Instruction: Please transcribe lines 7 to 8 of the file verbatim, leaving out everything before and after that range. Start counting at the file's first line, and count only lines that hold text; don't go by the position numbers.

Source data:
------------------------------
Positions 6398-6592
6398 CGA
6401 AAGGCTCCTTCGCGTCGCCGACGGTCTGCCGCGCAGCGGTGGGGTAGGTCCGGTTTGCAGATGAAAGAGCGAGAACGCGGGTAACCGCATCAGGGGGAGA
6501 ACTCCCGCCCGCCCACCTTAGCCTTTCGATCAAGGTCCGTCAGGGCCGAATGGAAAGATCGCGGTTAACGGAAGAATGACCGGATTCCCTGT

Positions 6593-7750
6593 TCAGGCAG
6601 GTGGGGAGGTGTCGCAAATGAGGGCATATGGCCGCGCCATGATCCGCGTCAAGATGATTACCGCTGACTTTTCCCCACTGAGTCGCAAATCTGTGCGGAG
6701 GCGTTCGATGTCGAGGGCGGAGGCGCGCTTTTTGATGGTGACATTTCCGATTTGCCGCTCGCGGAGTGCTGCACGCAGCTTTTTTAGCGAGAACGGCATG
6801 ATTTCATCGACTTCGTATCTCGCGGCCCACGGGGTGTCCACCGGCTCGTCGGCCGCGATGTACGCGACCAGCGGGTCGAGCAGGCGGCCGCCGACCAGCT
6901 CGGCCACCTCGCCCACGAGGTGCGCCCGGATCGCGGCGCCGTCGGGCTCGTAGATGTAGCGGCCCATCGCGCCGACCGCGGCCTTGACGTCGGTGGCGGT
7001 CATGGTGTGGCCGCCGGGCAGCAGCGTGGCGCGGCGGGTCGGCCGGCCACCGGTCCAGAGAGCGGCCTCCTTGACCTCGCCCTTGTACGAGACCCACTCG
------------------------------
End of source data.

6601 GTGGGGAGGTGTCGCAAATGAGGGCATATGGCCGCGCCATGATCCGCGTCAAGATGATTACCGCTGACTTTTCCCCACTGAGTCGCAAATCTGTGCGGAG
6701 GCGTTCGATGTCGAGGGCGGAGGCGCGCTTTTTGATGGTGACATTTCCGATTTGCCGCTCGCGGAGTGCTGCACGCAGCTTTTTTAGCGAGAACGGCATG